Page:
Tag Archives: high hurstwood

Personal Research Update: Friday 16th March 2012

16 Mar

Once again I have had a good week. Pretty much all of my research was in Scotland or Canada, and I am really enjoying investigating some slightly different records. I still can’t believe how far this research project has taken me, it will soon be four months since I started Finding Minnie and there is no sign of it coming to an end.

Finding Minnie

Finding Minnie was more about finding Patrick Vaughan this week, with some success. I have now found Patrick Vaughan travelling to Canada in 1910, presumably for the first time. He is on his own, leaving his first wife behind in Scotland (she is in the 1911 Scottish Census).

Interestingly Patrick is travelling to Taber, Alberta, which suggests he knew where he was going and possibly already had a promise of work. Patrick’s son Cornelius also travels to Canada a few months later, also destined for Taber.

Cornelius returns to England in 1914 (although I haven’t found an entry in the passenger lists yet), maybe to serve during the First World War and returned to Canada again in 1919 at the end of the war.

I need to find out whether Patrick’s first wife ever joined him in Canada and more importantly when and where she died. Was Patrick actually a widower when he re-married in 1917?

High Hurstwood, East Sussex

I haven’t put much more thought into the idea of a one-place study on the village of High Hurstwood, still the problem is with defining what constitutes High Hurstwood.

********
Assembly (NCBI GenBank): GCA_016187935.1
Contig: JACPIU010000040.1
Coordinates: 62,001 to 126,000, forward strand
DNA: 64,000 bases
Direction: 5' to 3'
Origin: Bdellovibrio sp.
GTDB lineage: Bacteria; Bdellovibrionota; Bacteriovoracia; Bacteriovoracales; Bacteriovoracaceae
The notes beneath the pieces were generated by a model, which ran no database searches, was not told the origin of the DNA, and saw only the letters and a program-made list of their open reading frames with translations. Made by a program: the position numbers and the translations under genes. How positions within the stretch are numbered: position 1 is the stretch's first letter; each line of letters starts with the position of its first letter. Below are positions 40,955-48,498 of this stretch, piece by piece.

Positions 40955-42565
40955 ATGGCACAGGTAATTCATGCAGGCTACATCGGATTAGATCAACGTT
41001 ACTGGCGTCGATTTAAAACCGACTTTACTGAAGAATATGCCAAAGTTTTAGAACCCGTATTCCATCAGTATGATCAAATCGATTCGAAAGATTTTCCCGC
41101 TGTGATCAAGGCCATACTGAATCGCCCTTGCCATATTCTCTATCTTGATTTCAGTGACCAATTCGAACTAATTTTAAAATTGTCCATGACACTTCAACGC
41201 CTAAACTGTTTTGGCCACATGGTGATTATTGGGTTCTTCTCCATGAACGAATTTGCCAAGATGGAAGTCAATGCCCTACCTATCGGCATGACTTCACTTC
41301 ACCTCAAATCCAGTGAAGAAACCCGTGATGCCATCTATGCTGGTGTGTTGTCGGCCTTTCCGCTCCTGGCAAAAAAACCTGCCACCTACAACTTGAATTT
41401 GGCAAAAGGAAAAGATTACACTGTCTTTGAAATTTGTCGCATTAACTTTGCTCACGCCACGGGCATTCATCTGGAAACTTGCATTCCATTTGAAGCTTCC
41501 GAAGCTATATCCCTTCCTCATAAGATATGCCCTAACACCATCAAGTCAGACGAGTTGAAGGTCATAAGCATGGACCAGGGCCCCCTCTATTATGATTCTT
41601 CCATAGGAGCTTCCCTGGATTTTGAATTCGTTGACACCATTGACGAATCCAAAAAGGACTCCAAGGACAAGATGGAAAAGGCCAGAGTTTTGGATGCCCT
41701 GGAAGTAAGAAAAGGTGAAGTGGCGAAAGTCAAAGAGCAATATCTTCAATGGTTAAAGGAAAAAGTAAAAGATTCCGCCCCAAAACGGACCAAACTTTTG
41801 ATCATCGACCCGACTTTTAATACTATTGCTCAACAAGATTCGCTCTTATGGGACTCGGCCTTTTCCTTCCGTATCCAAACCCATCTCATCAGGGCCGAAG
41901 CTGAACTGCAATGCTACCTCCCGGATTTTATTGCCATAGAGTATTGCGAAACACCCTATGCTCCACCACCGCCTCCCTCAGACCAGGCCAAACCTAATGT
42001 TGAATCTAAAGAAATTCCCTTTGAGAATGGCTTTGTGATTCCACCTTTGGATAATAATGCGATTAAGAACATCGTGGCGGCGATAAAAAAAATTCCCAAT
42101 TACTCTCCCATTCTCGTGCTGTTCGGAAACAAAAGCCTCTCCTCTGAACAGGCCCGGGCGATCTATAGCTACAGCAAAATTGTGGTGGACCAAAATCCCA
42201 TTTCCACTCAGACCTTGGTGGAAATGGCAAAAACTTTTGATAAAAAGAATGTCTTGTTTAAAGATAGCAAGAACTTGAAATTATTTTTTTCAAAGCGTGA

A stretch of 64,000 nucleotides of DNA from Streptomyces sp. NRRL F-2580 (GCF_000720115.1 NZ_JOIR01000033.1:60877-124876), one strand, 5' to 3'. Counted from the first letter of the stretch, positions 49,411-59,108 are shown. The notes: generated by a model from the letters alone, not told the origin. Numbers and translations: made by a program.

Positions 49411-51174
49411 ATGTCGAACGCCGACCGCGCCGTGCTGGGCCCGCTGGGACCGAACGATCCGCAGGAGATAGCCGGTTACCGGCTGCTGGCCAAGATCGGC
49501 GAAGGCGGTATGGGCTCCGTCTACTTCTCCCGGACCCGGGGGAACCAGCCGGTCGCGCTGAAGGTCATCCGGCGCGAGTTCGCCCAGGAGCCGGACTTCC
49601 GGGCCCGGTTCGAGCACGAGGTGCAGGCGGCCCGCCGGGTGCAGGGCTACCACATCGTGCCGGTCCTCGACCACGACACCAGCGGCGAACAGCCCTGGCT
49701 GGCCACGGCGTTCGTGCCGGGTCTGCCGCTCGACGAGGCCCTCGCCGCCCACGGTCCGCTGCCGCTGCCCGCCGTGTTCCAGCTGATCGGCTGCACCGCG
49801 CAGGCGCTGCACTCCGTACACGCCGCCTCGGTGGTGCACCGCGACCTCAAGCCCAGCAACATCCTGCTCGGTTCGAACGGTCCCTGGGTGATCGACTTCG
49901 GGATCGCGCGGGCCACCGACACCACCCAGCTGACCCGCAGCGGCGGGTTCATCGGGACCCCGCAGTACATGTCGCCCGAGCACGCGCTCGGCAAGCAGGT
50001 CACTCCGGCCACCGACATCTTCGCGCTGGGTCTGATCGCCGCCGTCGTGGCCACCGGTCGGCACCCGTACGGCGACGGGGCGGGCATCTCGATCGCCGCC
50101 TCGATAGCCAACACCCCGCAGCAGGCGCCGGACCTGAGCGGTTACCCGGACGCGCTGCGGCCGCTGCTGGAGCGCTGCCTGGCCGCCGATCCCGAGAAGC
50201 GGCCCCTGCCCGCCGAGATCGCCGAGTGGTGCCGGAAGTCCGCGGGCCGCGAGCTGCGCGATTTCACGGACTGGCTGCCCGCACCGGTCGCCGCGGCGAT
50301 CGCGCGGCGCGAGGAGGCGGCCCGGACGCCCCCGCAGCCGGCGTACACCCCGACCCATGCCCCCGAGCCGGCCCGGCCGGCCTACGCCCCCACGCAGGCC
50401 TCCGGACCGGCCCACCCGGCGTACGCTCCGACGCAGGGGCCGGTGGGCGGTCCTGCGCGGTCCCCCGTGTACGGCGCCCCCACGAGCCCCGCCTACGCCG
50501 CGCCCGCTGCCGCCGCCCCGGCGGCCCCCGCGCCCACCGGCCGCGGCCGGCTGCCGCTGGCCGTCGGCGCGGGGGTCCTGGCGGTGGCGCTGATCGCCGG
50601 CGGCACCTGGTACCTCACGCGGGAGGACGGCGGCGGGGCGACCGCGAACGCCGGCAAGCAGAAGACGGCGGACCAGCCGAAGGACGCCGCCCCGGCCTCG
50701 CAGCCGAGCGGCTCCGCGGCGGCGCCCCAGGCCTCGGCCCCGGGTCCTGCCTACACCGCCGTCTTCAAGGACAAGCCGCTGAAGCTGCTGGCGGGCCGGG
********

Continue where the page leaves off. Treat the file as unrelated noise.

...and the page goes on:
I really need to get hold of a decent digital map (maybe Google Earth), on which I can draw some boundaries and see just what is involved. I know if I do start this study then I want it to be just as much about places as well as people, so perhaps the one name study will be just a part of it.

The Family History Half-Hour

I decided at the beginning of the week to transform the family history half hour in to a book reading half hour. Having bought a couple more books last week I decided I really need to make some time to read them and the stacks of books I already have waiting to be read.

This week I have been switching off the computer about half an hour early and picking up one of the many books waiting to be read. As most of the books are related in one way or another to family history you could still say that it is a family history half-hour.

The only drawback to this has been that on a couple of occasions I have found myself nodding off. Perhaps this is beneficial in a way as it is obviously a sign that I should turn the light out and go to sleep, a sign that I probably would have missed if I had been staring at a screen.

Copyright © 2012 John Gasson.
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Postcard Album: Ye Olde Maypole, Hurstwood, Buxted

10 Mar

The postcard below shows what is probably the oldest building in High Hurstwood, East Sussex.

Even when this card was published (probably 1910-20) it had already acquired the prefix “ye olde”, although this might just be the publisher of the card trying to make it seem older than it was.

According to English Heritage it dates from the Fifteenth Century and it is a Grade II* listed building, in their records as Old Maypole Farmhouse. Surprisingly this is one of ten listed buildings (including the church) in High Hurstwood.

Copyright © 2012 John Gasson.
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Personal Research Update: Friday 9th March 2012

9 Mar

It has been quite a good a week for my family history. I am pleased with what I have achieved, although I would have liked to have done more. Much of what I did involved working with collections which were unfamiliar, which was quite rewarding as not only was I learning about my relatives, but also learning about new areas of research.

Finding Minnie